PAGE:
Codex Alimentarius (Codex), the world’s leading food standards body, has been “profoundly effective” in establishing international foodstandards and fair trade practices over the past 50 years, according to Dr Margaret Chan, Director-General of the World Health Organisation (WHO).
At the Codex annual meeting held from 25 June to 3 July in conjunction with the body’s 50th anniversary, Dr Chan noted
: “Today, Codex standards are the benchmark standards for food safety. There is no competition. They are internationally recognised as the best, at every point along the food chain.”
Founded as a joint venture between the WHO and the Food and Agriculture Organisation (FAO), Codex sets internationally harmonised food standards, guidelines and codes of practice which aim to protect consumers’ health and ensure fair food trade practices. These harmonised standards are also vital in helping remove significant barriers to trade.
Mr Sanjay Dave, Current Chairman of the Codex Alimentarius Commission highlighted the difficult task of developing global food standards, ensuring a thorough understanding of the issues and the need to ensure the views and concerns of all delegates are heard.
He noted: “An important point is that the Chair must be absolutely fair and there can be no compromise on this. He/she must inspire complete trust in the members.”
Food Industry Asia’s Chief Scientific Officer, Kim Leighton acknowledged the vital contribution of Codex to the food industry in Asia, saying“Over the past 50 years, Codex has played a significant role in producing more than 200 standards and guidelines and helped set the basis for food legislation in many countries which rely upon both imported and exported foods.”
“Based on science and technological research, these standards have paved the way in enhancing consumer confidence in the safety and nutritional quality of their foods. Codex has provided guidance on how food producers should operate and which has raised the bar on the overall quality of food. As a result, consumers can now enjoy safe and nutritious food from all over the world.”
Mr Leightonnoted that it takes several years and many hundreds of man-hours in discussions to develop each of the Codex Standards, Appendices and Guidelines. However, this is the key to the success of Codex as the eight-step process of standards development provides participation and consensus agreement by representatives of many of the 159 WTO member countries
The Codex process ensures that developing countries have an equal voice, and equal opportunity to participate, as those from developed economies; that the standards developed are no more onerous than necessary to ensure the protection of public health and promote fair trade; and that documents are translated into major international languages and the nuances of those translations are agreed upon by the relevant country delegation leaders.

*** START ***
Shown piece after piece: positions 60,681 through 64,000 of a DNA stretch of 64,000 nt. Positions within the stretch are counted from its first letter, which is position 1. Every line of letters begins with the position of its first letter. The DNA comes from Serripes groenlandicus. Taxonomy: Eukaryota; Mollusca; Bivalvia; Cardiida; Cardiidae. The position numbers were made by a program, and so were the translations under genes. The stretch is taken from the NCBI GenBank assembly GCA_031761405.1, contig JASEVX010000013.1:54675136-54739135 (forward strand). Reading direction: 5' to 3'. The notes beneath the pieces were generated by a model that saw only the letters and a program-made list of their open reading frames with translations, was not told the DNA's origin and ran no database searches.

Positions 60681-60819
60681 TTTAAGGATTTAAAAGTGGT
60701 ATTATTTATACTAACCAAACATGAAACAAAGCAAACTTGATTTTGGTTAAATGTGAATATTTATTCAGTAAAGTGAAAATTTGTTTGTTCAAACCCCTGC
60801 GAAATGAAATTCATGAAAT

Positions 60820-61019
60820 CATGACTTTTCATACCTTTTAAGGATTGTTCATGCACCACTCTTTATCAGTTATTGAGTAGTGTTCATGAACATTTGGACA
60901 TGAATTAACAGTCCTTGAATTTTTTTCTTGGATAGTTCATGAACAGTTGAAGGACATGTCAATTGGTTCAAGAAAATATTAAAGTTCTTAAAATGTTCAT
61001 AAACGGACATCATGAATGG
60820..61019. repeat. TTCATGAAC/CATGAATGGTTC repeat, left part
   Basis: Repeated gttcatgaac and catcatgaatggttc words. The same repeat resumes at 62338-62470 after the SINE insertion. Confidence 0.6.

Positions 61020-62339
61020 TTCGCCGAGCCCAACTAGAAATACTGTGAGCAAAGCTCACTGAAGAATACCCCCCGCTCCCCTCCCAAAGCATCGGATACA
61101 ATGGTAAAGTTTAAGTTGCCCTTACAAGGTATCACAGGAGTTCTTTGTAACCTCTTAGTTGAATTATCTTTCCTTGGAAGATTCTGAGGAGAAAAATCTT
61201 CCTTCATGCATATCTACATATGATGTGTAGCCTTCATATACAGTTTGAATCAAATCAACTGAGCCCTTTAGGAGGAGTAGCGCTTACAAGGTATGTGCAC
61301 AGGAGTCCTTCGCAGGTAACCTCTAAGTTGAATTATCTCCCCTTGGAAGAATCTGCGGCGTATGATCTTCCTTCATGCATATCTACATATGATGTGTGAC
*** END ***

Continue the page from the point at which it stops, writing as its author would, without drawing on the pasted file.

“The Codex process is slow and negotiations are extremely difficult, but the outcome is a robust process that builds trust and promotes international harmonisation of requirements for food and ingredients,helping to remove significant technical barriers to trade.” said Mr Leighton.
“Codex standards and guidelines are important references to ensure a globally consistent approach to safety and quality standards particularly in developing countries where food regulatory systems are still developing.This minimises unnecessary barriers to trade such as variances in contaminant limits and the authorisation of food ingredients, and enables the free movement of food products across international borders to help facilitate trade.
Moving forward, Codex is seeking to promote healthy dietary practices and to address the increasing problem of diet-related non-communicable diseases (NCDs). The Codex Commission recently agreed on new standards
on fruit, vegetables and fish, salt and fat labelling, hygiene and carcinogenic contaminants, in line with its 50th anniversary. These include adopting anew standard to require sodium and saturated fatty acids to be labelled with nutrient reference values.
On the future of Codex, Commission Chairman Mr Sanjay Dave said it was important that standards reflected our changing lifestyles, advances in technologies, as well as the need to grow the global trade in food to meet the rising challenges of safe and secure food supplies.
“As we move on to overcome new challenges, we seean increasing opportunity to collaborate with different sectors around the world and integrate further with the world’s food system.”
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